Genetic Dissection of Sexual Behaviour
We use Drosophila courtship behaviour to study how sex-specific neural circuitry and behaviours are established during development by the action of complex networks of genes. Our studies focus on two pivotal transcription factors of the sex-determination hierarchy, fruitless (fru) and doublesex (dsx) that act together to specify and configure both the anatomy and physiology of sex-specific neural circuitry. We employ cutting edge genetic, molecular and behavioural approaches to understand how fru and dsx direct the genetic programs responsible for the assembly of the underlying dimorphic circuitry that governs sex-specific circuit function. Ultimately we aim to understand how activity in functioning dimorphic neural circuits gives rise to a different sex-specific behavioural repertoire in the male and female fly. We are interested in the following questions:
What are the regulatory principles governing the assembly of sex-specific circuits?
Biological differences between males and females result from two processes: sex determination and differentiation. Sex determination controls whether the male or female sexual differentiation pathway will be followed. Sex differentiation (development of a given sex) involves many genetically regulated, hierarchical developmental steps. The sex of an animal determines its sexual behaviour and orientation. In the fruit fly, sexual differentiation of the neural circuits underlying sexual behaviors is dependent on the action of the Dsx and Fru transcription factors. Selective expression of Dsx and Fru define cell-type-specific developmental programs that govern connectivity and lay the foundations through which innate sexual behaviors are genetically predetermined. We are investigating the fundamental question of how the Fru and Dsx transcription factors achieve this by regulating the expression of target genes. Since dsx is both structurally and functionally conserved throughout the animal kingdom, similarities in the molecular mechanisms that control sexual differentiation are likely to be identified.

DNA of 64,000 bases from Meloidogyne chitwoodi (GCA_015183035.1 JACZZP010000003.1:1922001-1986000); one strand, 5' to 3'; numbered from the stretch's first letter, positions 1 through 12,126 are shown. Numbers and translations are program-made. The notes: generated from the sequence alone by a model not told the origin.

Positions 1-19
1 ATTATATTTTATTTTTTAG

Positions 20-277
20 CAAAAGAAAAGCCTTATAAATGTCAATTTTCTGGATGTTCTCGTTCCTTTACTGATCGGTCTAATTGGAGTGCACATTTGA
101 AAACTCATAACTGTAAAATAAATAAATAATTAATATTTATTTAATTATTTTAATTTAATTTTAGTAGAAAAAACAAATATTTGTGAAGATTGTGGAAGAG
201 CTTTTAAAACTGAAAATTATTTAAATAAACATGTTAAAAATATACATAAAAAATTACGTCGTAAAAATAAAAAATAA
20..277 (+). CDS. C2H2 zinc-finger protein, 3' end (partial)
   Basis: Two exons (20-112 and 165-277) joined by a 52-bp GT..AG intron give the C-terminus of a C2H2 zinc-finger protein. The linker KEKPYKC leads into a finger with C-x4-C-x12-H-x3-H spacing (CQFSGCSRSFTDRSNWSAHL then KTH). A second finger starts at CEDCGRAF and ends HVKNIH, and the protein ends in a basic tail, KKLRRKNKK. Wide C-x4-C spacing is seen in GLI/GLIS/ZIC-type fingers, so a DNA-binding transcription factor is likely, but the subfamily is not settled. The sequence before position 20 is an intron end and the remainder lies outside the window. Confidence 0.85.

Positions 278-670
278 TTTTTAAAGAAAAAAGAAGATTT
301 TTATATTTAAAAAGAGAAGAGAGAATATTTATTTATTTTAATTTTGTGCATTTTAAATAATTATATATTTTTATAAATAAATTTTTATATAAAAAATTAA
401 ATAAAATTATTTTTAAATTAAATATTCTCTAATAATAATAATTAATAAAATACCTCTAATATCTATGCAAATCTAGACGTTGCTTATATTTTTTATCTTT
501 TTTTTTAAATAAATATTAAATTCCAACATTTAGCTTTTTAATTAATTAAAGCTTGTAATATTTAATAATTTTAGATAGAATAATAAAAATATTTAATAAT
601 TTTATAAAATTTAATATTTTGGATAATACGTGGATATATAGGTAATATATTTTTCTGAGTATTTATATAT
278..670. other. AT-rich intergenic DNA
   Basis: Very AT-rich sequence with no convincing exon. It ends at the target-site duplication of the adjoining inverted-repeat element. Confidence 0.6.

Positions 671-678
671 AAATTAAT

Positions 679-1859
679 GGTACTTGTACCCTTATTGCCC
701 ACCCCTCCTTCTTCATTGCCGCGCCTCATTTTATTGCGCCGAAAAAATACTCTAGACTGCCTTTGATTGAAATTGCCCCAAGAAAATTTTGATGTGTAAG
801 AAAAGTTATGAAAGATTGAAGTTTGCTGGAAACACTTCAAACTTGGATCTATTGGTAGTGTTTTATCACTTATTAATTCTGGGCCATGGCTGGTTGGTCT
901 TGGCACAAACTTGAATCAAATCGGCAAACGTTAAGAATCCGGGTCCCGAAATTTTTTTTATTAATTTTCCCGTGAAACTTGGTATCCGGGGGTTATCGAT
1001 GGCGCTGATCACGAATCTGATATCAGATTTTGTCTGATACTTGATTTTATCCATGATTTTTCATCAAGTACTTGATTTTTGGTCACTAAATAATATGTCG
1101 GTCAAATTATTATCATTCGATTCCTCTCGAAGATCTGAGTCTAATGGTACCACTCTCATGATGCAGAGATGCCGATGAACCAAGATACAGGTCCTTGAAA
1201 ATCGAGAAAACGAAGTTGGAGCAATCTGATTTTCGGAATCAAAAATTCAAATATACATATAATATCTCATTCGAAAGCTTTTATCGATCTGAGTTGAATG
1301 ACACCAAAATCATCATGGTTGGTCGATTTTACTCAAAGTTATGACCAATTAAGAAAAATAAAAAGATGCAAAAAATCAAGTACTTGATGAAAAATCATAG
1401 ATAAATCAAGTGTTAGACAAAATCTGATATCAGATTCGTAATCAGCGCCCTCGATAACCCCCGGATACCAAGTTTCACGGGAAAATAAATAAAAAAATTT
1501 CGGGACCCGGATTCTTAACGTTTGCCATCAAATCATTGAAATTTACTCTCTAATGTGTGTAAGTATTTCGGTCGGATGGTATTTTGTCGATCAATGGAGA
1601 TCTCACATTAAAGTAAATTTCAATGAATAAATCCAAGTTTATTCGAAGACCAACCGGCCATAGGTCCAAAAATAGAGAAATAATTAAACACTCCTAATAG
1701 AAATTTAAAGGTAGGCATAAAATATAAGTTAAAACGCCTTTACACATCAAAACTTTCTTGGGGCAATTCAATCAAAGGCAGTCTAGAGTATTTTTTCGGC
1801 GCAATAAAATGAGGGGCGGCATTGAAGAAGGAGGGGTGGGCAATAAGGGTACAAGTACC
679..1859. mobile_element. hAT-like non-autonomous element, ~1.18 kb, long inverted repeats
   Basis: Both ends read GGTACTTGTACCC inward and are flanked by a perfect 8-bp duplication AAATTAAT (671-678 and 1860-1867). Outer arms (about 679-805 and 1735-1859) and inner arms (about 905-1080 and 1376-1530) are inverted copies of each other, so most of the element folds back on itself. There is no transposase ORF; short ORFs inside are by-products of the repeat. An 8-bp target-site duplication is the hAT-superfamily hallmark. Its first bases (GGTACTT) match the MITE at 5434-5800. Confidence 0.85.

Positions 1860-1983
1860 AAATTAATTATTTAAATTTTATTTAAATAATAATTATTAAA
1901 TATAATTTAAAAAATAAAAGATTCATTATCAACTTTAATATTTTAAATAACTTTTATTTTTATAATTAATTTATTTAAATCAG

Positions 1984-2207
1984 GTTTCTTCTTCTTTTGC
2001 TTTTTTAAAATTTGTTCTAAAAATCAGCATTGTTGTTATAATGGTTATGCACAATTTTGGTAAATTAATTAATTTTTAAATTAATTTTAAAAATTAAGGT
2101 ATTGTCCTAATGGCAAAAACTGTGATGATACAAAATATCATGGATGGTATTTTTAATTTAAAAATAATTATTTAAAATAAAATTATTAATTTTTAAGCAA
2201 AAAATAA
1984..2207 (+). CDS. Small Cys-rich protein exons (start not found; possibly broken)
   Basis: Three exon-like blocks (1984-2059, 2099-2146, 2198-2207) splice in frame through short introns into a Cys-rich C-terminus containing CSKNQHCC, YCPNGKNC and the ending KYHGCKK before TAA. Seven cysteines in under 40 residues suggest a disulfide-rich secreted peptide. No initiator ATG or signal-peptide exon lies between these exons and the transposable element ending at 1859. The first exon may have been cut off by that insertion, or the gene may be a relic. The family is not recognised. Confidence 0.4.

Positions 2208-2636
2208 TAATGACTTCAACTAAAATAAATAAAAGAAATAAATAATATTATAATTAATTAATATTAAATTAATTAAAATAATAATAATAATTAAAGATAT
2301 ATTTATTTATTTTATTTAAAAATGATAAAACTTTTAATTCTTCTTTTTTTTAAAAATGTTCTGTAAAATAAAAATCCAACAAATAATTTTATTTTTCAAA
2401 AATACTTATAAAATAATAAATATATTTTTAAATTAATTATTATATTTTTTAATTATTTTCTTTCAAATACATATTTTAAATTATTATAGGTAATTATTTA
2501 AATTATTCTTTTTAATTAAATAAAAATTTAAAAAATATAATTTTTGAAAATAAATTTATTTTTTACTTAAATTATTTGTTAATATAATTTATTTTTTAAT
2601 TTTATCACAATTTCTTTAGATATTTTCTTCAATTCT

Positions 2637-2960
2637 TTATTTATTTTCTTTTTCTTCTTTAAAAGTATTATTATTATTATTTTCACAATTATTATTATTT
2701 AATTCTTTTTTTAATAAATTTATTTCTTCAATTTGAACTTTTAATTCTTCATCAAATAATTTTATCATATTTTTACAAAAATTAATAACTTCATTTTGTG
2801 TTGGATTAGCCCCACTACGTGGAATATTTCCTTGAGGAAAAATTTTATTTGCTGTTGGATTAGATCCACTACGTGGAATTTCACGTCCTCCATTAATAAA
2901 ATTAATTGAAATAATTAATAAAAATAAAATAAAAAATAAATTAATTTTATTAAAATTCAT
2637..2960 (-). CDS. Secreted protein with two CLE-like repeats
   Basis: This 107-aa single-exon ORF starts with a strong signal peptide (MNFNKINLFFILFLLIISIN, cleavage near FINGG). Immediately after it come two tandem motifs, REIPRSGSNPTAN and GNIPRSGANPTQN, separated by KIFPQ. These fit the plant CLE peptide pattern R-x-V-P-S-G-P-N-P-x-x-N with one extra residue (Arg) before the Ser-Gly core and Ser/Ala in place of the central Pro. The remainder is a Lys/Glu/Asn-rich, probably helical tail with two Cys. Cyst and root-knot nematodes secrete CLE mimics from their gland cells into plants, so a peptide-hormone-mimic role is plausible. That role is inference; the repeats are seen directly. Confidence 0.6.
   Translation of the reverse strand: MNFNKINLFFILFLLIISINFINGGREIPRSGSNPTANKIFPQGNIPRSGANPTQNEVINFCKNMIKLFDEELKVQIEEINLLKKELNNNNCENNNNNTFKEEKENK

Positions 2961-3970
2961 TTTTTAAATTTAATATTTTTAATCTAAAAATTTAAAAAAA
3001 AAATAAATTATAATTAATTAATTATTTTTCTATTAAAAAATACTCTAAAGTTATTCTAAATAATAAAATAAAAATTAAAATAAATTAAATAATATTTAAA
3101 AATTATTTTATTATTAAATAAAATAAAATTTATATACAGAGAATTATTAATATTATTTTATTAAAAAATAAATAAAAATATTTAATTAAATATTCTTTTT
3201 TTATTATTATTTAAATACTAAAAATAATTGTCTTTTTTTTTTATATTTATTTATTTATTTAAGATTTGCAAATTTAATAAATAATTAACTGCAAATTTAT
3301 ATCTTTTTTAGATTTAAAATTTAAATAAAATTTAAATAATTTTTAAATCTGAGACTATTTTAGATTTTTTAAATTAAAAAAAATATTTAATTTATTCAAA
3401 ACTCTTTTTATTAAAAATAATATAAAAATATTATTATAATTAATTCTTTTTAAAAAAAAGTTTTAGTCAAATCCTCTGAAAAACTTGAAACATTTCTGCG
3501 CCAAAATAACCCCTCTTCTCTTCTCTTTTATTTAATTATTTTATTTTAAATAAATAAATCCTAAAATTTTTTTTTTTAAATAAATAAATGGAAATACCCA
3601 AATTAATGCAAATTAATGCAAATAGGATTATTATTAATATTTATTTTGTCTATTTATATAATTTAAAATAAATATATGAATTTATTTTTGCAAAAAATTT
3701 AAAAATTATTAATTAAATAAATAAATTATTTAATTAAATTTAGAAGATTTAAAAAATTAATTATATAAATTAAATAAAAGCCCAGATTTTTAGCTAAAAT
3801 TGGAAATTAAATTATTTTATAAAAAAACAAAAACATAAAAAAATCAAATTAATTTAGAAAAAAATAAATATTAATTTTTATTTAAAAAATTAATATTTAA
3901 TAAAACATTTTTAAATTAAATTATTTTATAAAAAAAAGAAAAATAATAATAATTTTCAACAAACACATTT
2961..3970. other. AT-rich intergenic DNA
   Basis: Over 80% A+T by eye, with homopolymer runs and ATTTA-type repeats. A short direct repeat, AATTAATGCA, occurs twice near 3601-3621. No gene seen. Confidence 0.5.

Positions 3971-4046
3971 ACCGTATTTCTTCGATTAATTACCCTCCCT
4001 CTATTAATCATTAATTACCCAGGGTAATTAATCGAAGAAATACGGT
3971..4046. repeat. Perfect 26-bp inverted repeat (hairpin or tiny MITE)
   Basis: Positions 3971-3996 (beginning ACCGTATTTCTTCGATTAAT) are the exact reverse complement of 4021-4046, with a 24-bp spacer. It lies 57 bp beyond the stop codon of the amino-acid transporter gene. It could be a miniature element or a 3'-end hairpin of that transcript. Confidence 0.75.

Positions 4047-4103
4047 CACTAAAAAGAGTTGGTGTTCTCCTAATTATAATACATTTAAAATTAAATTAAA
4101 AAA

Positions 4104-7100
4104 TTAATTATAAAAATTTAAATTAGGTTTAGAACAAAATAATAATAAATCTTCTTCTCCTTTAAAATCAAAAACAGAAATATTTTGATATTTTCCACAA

What are the neural circuits that encode sex-specific behaviours?
Sexually dimorphic behaviours arise from anatomical and functional differences in neural circuits. In some cases, the sex differences are qualitative such that particular neurons are unique to one sex, in others a quantitative sex difference may represent a dimorphism in the same cell or the molecular characteristics of shared neurons. In the fly, many of these dimorphisms reside in central brain neurons. This suggests that males and females detect many of the same external signals but process them differently to produce distinct behavioural responses. We are interested in how these sex differences relate to sexually dimorphic behavioural outputs. Addressing these questions in the fly is now a realistic goal. By identifying the neural and molecular components of sex-specific neural circuits, and mapping functional connectivity, we can define causal relationships between circuit activity and sexual behaviour.
We are part of the Centre for Neural Circuits and Behaviour along with the groups of Gero Miesenböck, Martin Booth, Scott Waddell, Korneel Hens and Tim Vogels.
Interested in joining us?
Enquiries from motivated and talented students, post-docs and Fellows to discuss available research projects and funding possibilities are always welcome. Do get in touch via email.